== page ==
“Waiting” is De Natale’s classic love ballad, proclaiming, “And you are all I ever wanted and more / And your love is everything I waited for” – although it is sung to someone perhaps yet to exist in the protagonist’s life. This eternal - and internal - conflict is in pondering the merits of something worth waiting for, and the agony in such waiting, as De Natale asks sweetly: “please don’t keep me waiting anymore.” It’s a shame that Redoubt didn’t release earlier this month, as “Waiting” would have make the perfect tune on a romantic Valentine’s Day playlist. For those who celebrate it, anyway. Luckily Redoubt is out now for those of us who observe emotion on a year-round basis.
The beat picks up for “Ways to Die,” as De Natale jams out vocally as well as instrumentally. Raw and vibrant, the elements in this song are polished, but the urgency underneath comes through strong. This flow between quiet confessions and proud hollerings is a hallmark of the album, a testament to both De Natale’s vision and talent, and the production of the release. There’s a reason you don’t have to constantly be turning the volume on your radio dial up and down; most mass-produced music aims for a narrow range of dynamics and volume output. But in the artistry of small releases, niche genres, and tunes that may only hit local stations, creativity reigns supreme. With Redoubt, De Natale has made something your ear wants to hear, picking from a wide palette of volumes, textures, beats, and tones to make one acoustically colorful piece of art.
When listening to a new artist, there is often a song that when discovered, makes or breaks them for me. Either my reaction trends toward, “yeah no, not so much,” and they fade into obscurity. Or (or) that song has me thinking, “yes – more of this please” and I go on to keep track of that artist on and off for years. It's easy for me to say that “The Cure,” especially in the moment De Natale dips his voice low and sings, “I am defeated by the way you sing / You make a sound and silence everything,” has won me over. The upbeat jam in the middle, contrasted by the introspective interludes, and the joyous finish all point to the star track of the album, whether that was its intention or not.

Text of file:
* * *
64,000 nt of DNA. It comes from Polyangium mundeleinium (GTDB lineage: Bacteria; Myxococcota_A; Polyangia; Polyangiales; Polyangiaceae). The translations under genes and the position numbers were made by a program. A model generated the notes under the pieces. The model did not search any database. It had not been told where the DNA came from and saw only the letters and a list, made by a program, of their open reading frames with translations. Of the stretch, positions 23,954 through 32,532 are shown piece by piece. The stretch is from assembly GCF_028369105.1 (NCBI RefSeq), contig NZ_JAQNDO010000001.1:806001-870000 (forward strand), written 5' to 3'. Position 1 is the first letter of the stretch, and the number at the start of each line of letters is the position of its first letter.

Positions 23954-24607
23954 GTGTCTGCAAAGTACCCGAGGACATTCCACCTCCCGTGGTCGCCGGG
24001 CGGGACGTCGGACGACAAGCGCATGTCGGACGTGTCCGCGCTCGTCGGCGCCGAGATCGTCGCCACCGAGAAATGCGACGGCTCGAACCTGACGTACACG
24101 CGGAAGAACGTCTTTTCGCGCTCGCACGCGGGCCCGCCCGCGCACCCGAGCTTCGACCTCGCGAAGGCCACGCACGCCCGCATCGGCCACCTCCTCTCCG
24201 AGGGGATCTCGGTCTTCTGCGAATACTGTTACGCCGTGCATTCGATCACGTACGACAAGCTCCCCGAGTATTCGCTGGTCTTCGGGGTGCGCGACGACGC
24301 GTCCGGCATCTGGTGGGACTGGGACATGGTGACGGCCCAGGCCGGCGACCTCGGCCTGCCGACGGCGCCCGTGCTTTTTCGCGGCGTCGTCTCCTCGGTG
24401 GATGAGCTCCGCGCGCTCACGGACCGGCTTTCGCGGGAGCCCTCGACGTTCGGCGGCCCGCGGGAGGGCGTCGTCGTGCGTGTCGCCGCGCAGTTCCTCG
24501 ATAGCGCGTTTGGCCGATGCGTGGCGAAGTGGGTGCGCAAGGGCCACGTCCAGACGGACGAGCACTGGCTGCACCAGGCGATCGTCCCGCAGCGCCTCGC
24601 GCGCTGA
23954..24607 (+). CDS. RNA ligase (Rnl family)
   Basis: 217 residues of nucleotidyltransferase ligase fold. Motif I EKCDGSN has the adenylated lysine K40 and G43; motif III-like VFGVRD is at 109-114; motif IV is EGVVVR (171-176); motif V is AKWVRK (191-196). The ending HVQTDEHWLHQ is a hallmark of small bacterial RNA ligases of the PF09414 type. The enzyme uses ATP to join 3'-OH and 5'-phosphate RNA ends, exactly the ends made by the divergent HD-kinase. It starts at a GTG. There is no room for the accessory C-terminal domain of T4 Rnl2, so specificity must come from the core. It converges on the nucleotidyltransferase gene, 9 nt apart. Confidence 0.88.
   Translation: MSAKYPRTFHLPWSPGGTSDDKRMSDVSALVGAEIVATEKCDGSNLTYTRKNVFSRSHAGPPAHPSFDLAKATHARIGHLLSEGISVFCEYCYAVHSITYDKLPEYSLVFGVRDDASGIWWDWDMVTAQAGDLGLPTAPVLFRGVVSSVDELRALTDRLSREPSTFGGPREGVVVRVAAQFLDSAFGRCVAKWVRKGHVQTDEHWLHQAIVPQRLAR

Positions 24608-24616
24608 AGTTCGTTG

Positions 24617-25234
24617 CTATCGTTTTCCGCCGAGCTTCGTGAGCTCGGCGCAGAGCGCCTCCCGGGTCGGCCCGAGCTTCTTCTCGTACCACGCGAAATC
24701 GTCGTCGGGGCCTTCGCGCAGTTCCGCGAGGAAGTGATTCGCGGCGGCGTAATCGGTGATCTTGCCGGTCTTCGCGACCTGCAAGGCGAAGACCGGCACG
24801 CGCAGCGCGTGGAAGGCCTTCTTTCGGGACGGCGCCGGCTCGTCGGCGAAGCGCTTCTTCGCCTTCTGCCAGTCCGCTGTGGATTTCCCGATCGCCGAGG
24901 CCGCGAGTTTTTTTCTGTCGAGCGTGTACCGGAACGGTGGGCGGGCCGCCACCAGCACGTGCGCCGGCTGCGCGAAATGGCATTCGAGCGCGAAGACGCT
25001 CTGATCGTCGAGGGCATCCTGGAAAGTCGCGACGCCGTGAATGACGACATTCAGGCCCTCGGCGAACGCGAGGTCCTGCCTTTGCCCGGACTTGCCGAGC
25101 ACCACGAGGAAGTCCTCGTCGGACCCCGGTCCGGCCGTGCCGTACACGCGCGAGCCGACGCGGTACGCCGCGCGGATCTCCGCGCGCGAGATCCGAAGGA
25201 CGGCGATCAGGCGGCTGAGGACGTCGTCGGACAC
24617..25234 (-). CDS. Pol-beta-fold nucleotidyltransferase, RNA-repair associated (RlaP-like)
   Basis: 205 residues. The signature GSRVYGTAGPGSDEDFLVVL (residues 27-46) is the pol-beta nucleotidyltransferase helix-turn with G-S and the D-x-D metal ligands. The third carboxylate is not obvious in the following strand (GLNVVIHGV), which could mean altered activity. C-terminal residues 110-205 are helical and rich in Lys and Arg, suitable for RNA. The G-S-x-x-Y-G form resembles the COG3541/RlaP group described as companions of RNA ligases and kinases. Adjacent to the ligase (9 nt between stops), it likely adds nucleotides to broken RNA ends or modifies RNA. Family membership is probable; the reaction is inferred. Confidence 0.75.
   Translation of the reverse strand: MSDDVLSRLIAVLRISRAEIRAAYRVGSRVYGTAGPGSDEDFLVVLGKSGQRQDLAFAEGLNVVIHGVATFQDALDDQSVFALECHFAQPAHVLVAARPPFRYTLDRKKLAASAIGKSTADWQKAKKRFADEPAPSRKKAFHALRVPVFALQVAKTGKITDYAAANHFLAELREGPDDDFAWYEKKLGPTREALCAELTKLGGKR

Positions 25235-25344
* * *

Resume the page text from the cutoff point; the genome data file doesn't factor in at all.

“What You Took,” gets really personal – or at least we are to think so. A bitter end and a grudge not yet forgiven leads De Natale to wail, “I’m just making up for what you took,” as he holds his own instrumentally, just him and the guitar. Almost hinting at an older style of country, it’s the most specific song lyrically, and the one that holds Redoubt down to Earth amidst other vague or seemingly fantastic thoughts.
Unfortunately, “Texas” turns in a different direction, playing off stereotypes of roaming off to find oneself by love of a foreign woman. While it’s an old traditional type of tune, De Natale’s song feels forced. The rest of the album portrays him as a hopeless romantic who won’t settle for anything but the truest of loves. So for him to run off and “find a dark-skinned beauty and present her with a ring,” just doesn’t ring true. However, “Ontario” closes the album on an authentic note, musing lightly over the words, “Breathe out, breathe in / Fill the space inside your chest.” The gentle strumming and low-key vibe close Redoubt on a calmer wave than I was hoping for, but it’s not uncharacteristic or unfitting.
In the end, Redoubt is a genuinely beautiful album. The instrumentation alone is enough to carry its weight, although the narratives De Natale weave move Redoubt past having only beauty, but meaning. And the moments which might, in a lesser songwriter’s hand, fall prey to the tender danger that is gooey sentimental thought, remain steadfast and mature. I happen to prefer the first half of the album over the second, with tighter songwriting and a more cohesive nature between the tracks. But the album as a whole is worthy of a listen, if not many – depending on your taste. You’ll never know, however, if you don’t give Redoubt a listen in the first place.